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Mongolia - Part 4

The Gobi

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On our way to the Gobi, the landscape changed remarkably fast. Almost without us noticing, the rolling hills have disappeared and the land stretched out entirely flat before us. When hearing about the Gobi, one imagines dry, sandy landscapes as far as the eyes can see, but this area is actually mostly steppe and from afar, looks almost as green as any other place in Mongolia. Only when looking closely, one can see that the ground is mostly gravel and sand with small bushes peaking out in between. When leaving Arvaikheer, our driver also told us to say goodbye to paved roads, as there are almost none in the Gobi, and indeed it took 4½ days before we would see them again. On the way, we passed a huge herd of camels, probably 500 to 1000, that stretched out over the horizon. Sam’s lens wasn’t wide enough to capture more than a fraction and even our experienced driver said he’s never seen so many at once before.


In the afternoon, we arrived at our first stop in the Gobi, the Ongiin monastery. The monastery itself, was not much to look at, as it has been completely destroyed in the communist times and only one temple has been rebuilt amongst the ruins. The location however was very beautiful, with a scenic river bending its way through the rocky hills. Our ger camp also served a very tasty vegetable soup and, for the second time in Mongolia, delicious bread. We also learned that in Mongolia, a vegetable soup is not free of meat, it simply distinguishes itself from the more common soups that contain nothing but meat.


Our next night we spent at a family ger near Bayanzag, also known as the flaming cliffs because of its rocky cliffs in a deep red color. The colors were not so impressive that day, as thick layers of clouds hid the sunlight, but we nevertheless enjoyed the walk along the top of the cliffs. This place is world-renowned for its huge amounts of dinosaur bones and eggs, which have of course all been excavated and shipped to museums around the world, so we did not see any of that there. We went back to our ger when we saw heavy rain approaching from the south.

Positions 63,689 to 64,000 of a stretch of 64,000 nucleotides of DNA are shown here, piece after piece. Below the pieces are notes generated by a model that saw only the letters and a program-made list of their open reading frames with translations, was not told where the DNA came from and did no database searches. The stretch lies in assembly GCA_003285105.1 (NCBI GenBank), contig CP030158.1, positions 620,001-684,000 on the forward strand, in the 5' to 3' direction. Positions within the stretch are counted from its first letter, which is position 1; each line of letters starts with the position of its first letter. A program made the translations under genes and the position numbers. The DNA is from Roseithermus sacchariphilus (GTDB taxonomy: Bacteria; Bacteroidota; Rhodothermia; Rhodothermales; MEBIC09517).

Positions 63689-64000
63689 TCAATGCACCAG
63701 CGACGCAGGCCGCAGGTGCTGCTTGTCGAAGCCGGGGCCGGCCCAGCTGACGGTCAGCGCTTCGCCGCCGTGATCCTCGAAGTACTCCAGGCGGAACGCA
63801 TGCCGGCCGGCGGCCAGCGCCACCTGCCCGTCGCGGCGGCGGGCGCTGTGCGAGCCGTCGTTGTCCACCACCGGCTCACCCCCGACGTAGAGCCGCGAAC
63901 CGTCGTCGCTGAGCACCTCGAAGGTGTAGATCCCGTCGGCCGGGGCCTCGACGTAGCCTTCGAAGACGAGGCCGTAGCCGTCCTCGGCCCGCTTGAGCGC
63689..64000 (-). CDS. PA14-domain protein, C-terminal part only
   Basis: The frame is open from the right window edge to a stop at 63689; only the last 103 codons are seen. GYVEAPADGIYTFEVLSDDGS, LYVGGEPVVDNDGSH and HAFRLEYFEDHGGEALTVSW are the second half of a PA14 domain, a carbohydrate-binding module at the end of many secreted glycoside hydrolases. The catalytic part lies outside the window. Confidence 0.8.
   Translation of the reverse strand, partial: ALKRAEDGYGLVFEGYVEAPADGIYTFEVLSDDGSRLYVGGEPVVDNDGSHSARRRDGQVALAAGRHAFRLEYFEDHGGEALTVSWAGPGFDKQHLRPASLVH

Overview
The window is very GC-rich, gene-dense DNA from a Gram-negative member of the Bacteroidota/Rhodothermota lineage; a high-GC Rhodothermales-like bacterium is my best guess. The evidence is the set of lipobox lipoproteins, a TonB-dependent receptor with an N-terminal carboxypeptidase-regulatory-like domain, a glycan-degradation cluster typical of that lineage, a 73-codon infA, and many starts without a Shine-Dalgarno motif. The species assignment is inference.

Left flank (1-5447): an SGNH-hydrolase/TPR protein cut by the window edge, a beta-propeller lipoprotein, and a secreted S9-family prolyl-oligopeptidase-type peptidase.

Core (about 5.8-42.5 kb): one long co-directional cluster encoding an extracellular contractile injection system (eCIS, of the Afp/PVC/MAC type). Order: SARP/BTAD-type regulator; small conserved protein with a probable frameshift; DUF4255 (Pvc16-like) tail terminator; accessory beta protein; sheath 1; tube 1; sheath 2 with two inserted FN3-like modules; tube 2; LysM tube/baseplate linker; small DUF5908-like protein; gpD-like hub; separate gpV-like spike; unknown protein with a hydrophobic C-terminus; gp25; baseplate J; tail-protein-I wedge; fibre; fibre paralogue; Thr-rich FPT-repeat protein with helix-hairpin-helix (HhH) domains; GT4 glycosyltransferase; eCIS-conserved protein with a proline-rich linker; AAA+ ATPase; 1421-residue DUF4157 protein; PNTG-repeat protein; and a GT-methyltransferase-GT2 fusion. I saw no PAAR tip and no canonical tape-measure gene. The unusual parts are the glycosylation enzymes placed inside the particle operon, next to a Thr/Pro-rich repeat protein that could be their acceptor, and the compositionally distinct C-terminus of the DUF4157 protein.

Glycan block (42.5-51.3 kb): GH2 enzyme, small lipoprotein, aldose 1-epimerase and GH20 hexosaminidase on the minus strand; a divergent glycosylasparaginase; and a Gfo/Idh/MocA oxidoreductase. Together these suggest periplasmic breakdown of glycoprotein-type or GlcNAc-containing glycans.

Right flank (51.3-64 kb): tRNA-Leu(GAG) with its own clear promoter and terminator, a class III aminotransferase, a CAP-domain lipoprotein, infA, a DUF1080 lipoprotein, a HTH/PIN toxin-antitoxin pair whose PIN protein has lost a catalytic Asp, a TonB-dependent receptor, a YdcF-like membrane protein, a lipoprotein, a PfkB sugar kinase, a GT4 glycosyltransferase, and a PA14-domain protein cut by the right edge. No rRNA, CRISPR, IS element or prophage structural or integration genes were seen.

It was raining heavily almost all night, but luckily it stopped shortly before we left in the morning. The rain had changed the desert beyond recognition. A sea of white and purple wildflowers has appeared overnight and it gave the landscape a much more friendly face.


In the morning we made a stop at the Khavtsgait Petroglyphs, an interesting archaeological site where between five and ten thousand year old rock carvings can be discovered. It is unknown why they were created.


Afterwards, we drove to the most desert-like location in the Gobi, the sand dunes of Khongoryn Els, where we decided to spend two nights. In the evening, we climbed up the highest part of the dunes, which was incredibly strenuous. The path was very steep and we kept sliding down constantly in the soft sand, making it almost impossible to rest. Exhausted and with aching legs, we arrived at the top, 200 meters up from where we started. There, we rested and watched the beautiful setting of the sun over the dunes, followed by the rising of the full moon in the opposite direction. The way down was much quicker and much more fun, as we could joyfully run and jump down the dunes, with the sand always assuring a comfortable landing.


The next day we organized a 5-hour camel trekking through the dunes, which turned out to be a big mistake. Firstly, the camels smelt terrible. We had the hope that we would just get used to it after a while, but somehow it got even worse on the way with the camels farting and pooping all the time. Secondly, the saddles were very uncomfortable and sitting on the camels was, literally, a pain in the ass. The first two hours were ok, as we at least felt that we experience something new, but the next two hours were just agony. After four hours we decided that we cannot take it anymore and walked the rest of the way. Sitting hurt for the next 3 days.


After 2 nights at the sand dunes, we started our way back to Ulaanbaatar and thereby back to civilization. In the afternoon, we were delighted to be back on paved roads. As the drive to Ulaanbaatar would have been too much for one day, we stopped for the night in Mandalgov, the provincial capital. From there, we went to see the granite-rock formations of Baga Gazryn Chuluu, a nice location for a short hike. On the 28th of August, after 15 days in the Mongolian countryside, we came back to Ulaanbaatar, where we immediately went to our favorite Indian restaurant to fill our hunger for spiced food.


Posted by samandmarta 18:00 Archived in Mongolia

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You were so lucky to see the desert immediately after rain. I bet few people manage that.

by irenevt

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